The Hardy Boys are back and spookier than ever.
The series, which returns Monday at 8 p.m. ET/PT on YTV, leans into the supernatural for its sophomore season. Picking up six months after the events of Season 1, the 10 episodes follow Frank (Rohan Campbell) and Joe Hardy (Alexander Elliot) as they investigate a missing classmate and the odd circumstances surrounding it. Before long, Frank, Joe, Callie (Keana Lyn), Chet (Adam Swain), Phil (Cristian Perri) and Biff (Riley O’Donnell) are plunged into a case where no one can be trusted.
We spoke to Chris Pozzebon—who joined The Hardy Boys for its second season as co-showrunner and head writer—about what fans can expect.
This is your first season on The Hardy Boys. How did you end up on the show?
Chris Pozzebon: They were looking for a head writer and co-showrunner. I had just moved back to Canada from Los Angeles when the pandemic was kind of ramping up and this kind of came about. And I guess it was a right fit for everybody.
It was pretty simple. I was available and interested, and they liked me. And I was able to pitch out a version of Season 2 that I think everybody responded to and that we all collaborated on with the networks. It was very fortuitous for me just to be in the conversation because I was such a huge fan of the books as a kid and just The Hardy Boys brand in general. So it was a very cool thing to start doing when a global pandemic hit.
What else excited you about the project?
CP: I had been working on a show that I loved, Blindspot for NBC, and that show was massive. And you’re working with these FBI agents who are like these big adult heroes. The thing that Blindspot didn’t have was that element of magic, actual magic. I mean, the show was magic on its own, but when I found out that The Hardy Boys had a supernatural element to it that wasn’t in the books, I was like, ‘Oh, well, that’s really interesting to me.’ The Hardy Boy‘s brand was always mystery and adventure.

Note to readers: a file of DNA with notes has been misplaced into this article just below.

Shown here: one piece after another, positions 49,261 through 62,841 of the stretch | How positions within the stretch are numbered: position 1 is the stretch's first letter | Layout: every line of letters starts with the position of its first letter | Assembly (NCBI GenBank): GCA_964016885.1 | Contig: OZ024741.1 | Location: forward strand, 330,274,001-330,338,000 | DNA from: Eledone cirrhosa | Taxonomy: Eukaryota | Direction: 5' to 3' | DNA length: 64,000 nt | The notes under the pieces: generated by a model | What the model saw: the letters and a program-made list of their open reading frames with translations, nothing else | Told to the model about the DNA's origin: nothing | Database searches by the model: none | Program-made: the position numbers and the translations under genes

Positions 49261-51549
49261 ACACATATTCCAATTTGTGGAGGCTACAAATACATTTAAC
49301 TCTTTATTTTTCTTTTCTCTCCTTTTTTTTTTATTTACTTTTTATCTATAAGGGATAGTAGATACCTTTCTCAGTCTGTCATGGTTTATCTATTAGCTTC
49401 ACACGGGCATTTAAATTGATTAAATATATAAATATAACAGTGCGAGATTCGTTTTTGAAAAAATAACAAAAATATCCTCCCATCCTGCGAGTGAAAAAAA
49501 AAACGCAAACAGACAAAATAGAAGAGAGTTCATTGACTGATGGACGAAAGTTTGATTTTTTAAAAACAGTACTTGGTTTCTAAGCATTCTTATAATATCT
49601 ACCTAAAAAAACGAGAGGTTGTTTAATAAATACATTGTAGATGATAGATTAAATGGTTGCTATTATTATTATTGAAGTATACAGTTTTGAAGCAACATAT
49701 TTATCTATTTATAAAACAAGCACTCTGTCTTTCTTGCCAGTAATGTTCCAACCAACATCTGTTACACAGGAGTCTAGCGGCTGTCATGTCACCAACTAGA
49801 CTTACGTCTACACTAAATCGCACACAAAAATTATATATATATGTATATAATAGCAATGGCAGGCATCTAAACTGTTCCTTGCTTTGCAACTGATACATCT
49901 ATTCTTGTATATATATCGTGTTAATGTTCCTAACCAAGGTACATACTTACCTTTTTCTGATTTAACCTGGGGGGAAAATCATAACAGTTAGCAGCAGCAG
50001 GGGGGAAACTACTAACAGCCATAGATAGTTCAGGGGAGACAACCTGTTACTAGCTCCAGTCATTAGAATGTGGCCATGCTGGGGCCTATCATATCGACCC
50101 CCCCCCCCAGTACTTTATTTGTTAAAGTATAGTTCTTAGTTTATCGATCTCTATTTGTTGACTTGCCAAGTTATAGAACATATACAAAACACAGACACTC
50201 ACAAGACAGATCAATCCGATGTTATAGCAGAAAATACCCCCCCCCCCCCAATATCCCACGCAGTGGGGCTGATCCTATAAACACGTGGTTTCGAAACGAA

At first, seemingly, part of the mystery was always debunked. Right? That ghost howling in the wood was always like, oh, it was an owl. And it was screeching because bank robbers were out there. They figure it out.
What was appealing about this version of the show was that it actually could be a ghost in the woods this time. Season 1 was a slow burn towards that reveal. But once we established that, I was really excited. Just kind of going full force into the possibility of the supernatural, even if some things may not be what they seem.
On Monday’s return, Frank experiences dreams and visions. Was that something hammered out in the writer’s room organically?
CP: It was part of the big Season 2 pitch. It was looking at where we ended last season and thinking about how to lean into that magic and mythology and the eye relic that they find as a central part of the show. It was about still keeping that mystery and that magic connected personally to our characters, not just starting fresh with a new adventure. It’s always with an eye towards the past and the backstory.
But at the same time, we did want to build in an actual new mystery. It’s not just the visions that Frank’s having and the supernatural stuff that stems from Season 1 that is going to be the throughline. There is a brand new mystery afoot.
I mentioned this to co-showrunner Jason Stone last year when we chatted. I love the 80s setting and all that entails.
CP: That’s kind of the appeal for the people making the show too, is that you get to include these little nods to your own youth and you can separate yourself from the technology today and the way people would solve history today and focus on other avenues to solve a mystery. And it allows being in that time and helps our young folks and the heroes of the show pursue actual clues that aren’t just punched away on their cell phones.
In Episode 1, a fellow student goes missing. By the end, there are teases about the eye, as well as something going on in an abandoned mine. Is that all part of the A-story this season?
CP: Everything is wrapped into each other. What’s going on with Dennis is the main focus. What’s going on with the eye plays into the main focus. Both of those things are kind of just the beginning. The story is going to take twists and turns that we don’t even allude to in Episode 1.
That said, those are the through lines and it is all deeply connected. And one of the things that we really wanted to do was just start building out the world. We are introduced to some shady characters and some people we can’t trust, maybe who are closer to us. That was just something that we felt we could push a little further in the second season.
Who else did you have in the writers’ room with you aside from yourself and Jason?
CP: It was myself, Ramona Barckert, Laura Seaton, Madeleine Lambur, Sabrina Sherif, Heather Taylor, Nile Seguin and Michael Hanley.
What is your strength in the writing room?
CP: I think finding a way to make an absolutely bonkers idea work would be my strength. You got to be good at everything, but, I mean, no, one’s going to pitch a crazier idea than me. That’s both a blessing and a curse.
The Hardy Boys airs Mondays at 8 p.m. ET/PT on YTV.
Images courtesy of Corus Media.